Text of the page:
From green issues to employment rights, Brexit leaves a policy vacuum that charities need to closely monitor
UK policy has been intertwined with EU law for decades. This encompasses almost every part of British life, from employment and human rights legislation to the environment and flow of information.
The UK’s departure from the EU and the end of the transition period in December 2020, has not necessarily severed that link.
Much of the policy that the UK has in common with the EU will remain in place. There is simply too much policy to unpack in a short space of time, though that may change in years to come. In addition, in some areas, such as data protection, there remains a strong agreement in the principles involved between Britain and EU member states.
But there are a raft of areas where the UK may change legislation, which will effectively cause a policy vacuum. A second transition phase is on the horizon, where further policy is still to be ironed out.
Charities working to protect the environment and the lives of vulnerable communities need to be especially vigilant amid this policy vacuum. They have the opportunity to help British politicians create policy that is potentially better than the EU laws in place.
Charities also need to ensure they have a strong voice to protect their beneficiaries should changes to law be mooted at Westminster.
A key body to lobby will be the Civil Society Forum, which has been set up as part of the UK-EU Trade and Cooperation Agreement and ensures that representatives from charities have a chance to ensure the voluntary sector’s views are taken on board as the UK and EU’s relationship develops.
Here we outline some of the key areas of this policy vacuum, where legislation could change and there is still much to be decided by UK politicians.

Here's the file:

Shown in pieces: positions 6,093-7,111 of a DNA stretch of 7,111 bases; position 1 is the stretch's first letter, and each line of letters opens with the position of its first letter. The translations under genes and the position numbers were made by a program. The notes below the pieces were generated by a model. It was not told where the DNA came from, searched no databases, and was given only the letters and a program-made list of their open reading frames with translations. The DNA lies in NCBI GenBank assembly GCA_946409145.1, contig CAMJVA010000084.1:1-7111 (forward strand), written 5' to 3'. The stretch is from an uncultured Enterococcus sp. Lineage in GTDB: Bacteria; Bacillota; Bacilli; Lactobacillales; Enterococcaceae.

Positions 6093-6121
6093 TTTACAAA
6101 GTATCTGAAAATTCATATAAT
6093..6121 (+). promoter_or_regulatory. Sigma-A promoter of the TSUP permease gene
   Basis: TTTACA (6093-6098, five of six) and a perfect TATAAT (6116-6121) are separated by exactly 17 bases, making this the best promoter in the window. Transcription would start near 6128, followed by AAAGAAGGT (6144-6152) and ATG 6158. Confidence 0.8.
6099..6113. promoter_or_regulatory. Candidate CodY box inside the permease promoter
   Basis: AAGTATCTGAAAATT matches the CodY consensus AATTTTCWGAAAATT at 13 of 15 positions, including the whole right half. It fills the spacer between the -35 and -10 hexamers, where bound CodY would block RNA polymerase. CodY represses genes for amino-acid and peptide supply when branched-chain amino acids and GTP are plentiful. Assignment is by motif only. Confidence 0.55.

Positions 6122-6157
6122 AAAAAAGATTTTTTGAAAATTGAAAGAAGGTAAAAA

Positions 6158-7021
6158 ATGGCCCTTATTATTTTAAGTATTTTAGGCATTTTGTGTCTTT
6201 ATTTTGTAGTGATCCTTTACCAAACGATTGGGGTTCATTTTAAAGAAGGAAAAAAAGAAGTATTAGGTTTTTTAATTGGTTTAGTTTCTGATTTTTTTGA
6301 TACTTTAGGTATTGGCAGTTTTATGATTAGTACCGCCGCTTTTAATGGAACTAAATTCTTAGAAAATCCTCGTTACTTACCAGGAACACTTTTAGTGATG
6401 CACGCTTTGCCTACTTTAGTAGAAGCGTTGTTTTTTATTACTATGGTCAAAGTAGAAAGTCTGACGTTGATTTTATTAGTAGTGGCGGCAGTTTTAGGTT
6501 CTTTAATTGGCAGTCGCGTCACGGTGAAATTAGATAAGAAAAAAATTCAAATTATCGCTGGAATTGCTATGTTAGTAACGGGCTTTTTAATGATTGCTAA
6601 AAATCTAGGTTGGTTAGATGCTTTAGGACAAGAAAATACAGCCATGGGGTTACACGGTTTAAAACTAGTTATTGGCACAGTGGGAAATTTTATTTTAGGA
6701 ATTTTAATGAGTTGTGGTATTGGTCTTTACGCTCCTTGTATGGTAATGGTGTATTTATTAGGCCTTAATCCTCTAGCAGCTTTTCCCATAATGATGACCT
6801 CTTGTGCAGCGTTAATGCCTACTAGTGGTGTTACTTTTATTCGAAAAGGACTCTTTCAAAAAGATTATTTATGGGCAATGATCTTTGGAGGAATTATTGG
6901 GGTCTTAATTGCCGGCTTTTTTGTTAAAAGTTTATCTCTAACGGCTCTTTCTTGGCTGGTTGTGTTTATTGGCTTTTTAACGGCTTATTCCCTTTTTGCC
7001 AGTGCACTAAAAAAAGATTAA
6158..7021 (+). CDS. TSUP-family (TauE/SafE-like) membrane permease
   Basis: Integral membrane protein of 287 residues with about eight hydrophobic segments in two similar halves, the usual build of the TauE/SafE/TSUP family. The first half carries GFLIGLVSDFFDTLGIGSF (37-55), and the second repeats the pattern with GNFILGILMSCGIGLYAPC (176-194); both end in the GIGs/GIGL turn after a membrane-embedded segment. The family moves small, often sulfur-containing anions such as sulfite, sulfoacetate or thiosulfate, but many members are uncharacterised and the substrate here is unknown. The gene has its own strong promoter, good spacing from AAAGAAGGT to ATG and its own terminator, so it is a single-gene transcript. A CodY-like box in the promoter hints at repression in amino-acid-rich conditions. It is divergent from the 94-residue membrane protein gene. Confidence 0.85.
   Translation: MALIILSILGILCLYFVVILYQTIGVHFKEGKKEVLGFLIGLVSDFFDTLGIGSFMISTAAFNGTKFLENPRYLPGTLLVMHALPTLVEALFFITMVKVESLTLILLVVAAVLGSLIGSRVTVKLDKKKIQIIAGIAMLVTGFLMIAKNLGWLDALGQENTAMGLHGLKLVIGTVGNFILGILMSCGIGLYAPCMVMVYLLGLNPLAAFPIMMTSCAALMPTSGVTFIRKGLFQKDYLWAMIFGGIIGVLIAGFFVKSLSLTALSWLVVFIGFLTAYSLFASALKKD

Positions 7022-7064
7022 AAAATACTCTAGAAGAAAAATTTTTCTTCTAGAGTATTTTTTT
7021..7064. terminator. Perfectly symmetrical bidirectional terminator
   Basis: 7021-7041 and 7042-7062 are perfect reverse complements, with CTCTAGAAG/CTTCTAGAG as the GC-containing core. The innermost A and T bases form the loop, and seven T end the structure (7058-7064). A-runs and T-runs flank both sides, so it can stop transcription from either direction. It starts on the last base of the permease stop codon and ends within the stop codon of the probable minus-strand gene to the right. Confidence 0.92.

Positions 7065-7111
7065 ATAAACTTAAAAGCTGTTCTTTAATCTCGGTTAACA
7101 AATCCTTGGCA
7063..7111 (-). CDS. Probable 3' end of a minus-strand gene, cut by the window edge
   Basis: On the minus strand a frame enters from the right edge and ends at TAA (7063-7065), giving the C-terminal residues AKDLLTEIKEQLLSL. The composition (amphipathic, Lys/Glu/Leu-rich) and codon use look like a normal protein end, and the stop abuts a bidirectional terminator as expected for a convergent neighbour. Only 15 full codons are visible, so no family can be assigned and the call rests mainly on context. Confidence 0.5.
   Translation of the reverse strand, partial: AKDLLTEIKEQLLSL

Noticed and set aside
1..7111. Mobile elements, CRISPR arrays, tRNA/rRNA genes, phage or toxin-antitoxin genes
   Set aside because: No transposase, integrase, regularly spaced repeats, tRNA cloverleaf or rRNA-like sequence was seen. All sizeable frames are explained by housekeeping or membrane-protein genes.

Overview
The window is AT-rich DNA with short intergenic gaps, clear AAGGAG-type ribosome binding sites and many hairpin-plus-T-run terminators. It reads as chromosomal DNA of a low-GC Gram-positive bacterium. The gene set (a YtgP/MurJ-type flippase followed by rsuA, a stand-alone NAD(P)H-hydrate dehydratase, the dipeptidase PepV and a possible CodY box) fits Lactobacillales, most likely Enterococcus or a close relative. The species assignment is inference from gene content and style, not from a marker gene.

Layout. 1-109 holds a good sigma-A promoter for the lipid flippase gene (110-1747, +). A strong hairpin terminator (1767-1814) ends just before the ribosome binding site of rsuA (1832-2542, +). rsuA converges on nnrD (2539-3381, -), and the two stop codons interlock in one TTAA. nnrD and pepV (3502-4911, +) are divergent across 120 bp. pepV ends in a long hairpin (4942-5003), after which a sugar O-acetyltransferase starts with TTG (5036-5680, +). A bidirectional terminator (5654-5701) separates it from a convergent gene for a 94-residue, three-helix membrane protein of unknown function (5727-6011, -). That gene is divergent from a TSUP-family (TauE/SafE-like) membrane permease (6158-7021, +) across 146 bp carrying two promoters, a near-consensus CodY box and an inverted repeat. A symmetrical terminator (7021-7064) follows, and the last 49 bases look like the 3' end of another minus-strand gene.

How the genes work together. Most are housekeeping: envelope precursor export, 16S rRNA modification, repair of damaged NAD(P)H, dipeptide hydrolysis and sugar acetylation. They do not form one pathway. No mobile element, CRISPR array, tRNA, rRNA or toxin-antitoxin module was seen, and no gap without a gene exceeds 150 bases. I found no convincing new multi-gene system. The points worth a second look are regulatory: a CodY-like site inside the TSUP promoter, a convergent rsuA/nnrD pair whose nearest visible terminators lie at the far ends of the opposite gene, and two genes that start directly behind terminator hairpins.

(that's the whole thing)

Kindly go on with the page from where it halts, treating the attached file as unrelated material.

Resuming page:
Currently employment law in the UK derives from Westminster legislation, case law, and EU policy.
When the UK formally left the EU at the end of 2020, the UK was no longer bound by EU employment law. A ‘non-regression’ arrangement is in place, however. This sees the UK agree to not reduce existing protections for workers in a way that distorts competition.
EU legislation that remains for the time being includes the ‘working time directive’, where people cannot work for more than 48 hours a week on average, normally averaged over 17 weeks. Although workers can choose to opt out of this 48-hour week.
In recent weeks the government has admitted that EU employment rules in the UK could be looked at, although business secretary Kwasi Kwarteng has offered assurances that there are no plans to reduce workers’ rights.
This creates a potential policy vacuum for workers’ rights and one that charities need to be aware of, especially those supporting low income working families.
Another post-Brexit policy vacuum is around green legislation. The UK government is seeking to rectify this with an Environment Bill that is currently progressing through the parliamentary process.
This was first announced in 2018, introduced into parliament a year later, and could become law later in 2021. However, the COVID-19 pandemic and the general election at the end of 2019 have delayed this Bill’s progress.
Green charities are concerned that opportunities to urgently create fresh legislation to protect the environment are being lost.
Greenpeace said: “Time and time again the government tells us that ‘urgent action’ is needed to restore nature and that we can’t afford to ‘dither and delay’. Why then are they delaying the most important piece of environmental legislation for decades?”
Time and time again the government tells us that "urgent action" is needed to restore nature and that we can’t afford to "dither and delay".— Greenpeace UK (@GreenpeaceUK) January 30, 2021
Why then are they delaying the most important piece of environmental legislation for decades?#EnvironmentBillhttps://t.co/GpZMLqdr0a pic.twitter.com/hjyOAQslly
A key policy ethos shared by the UK and EU has been in giving opportunities to young people to study and work abroad.
Until the end of 2020 the UK was part of the Erasmus+ study programme. This funds training and employment opportunities to young people across EU member states.
The UK government had previously suggested that it would remain part of the scheme, but it has since decided to leave the programme and will instead set up its own version.
The Turing Scheme aims to continue Erasmus+’s focus on supporting disadvantaged young people but will aim to have a global reach.
Applications for the new scheme are set to open in March 2021. Charities supporting disadvantaged young people are advised to monitor developments and further details of how this scheme will be administered.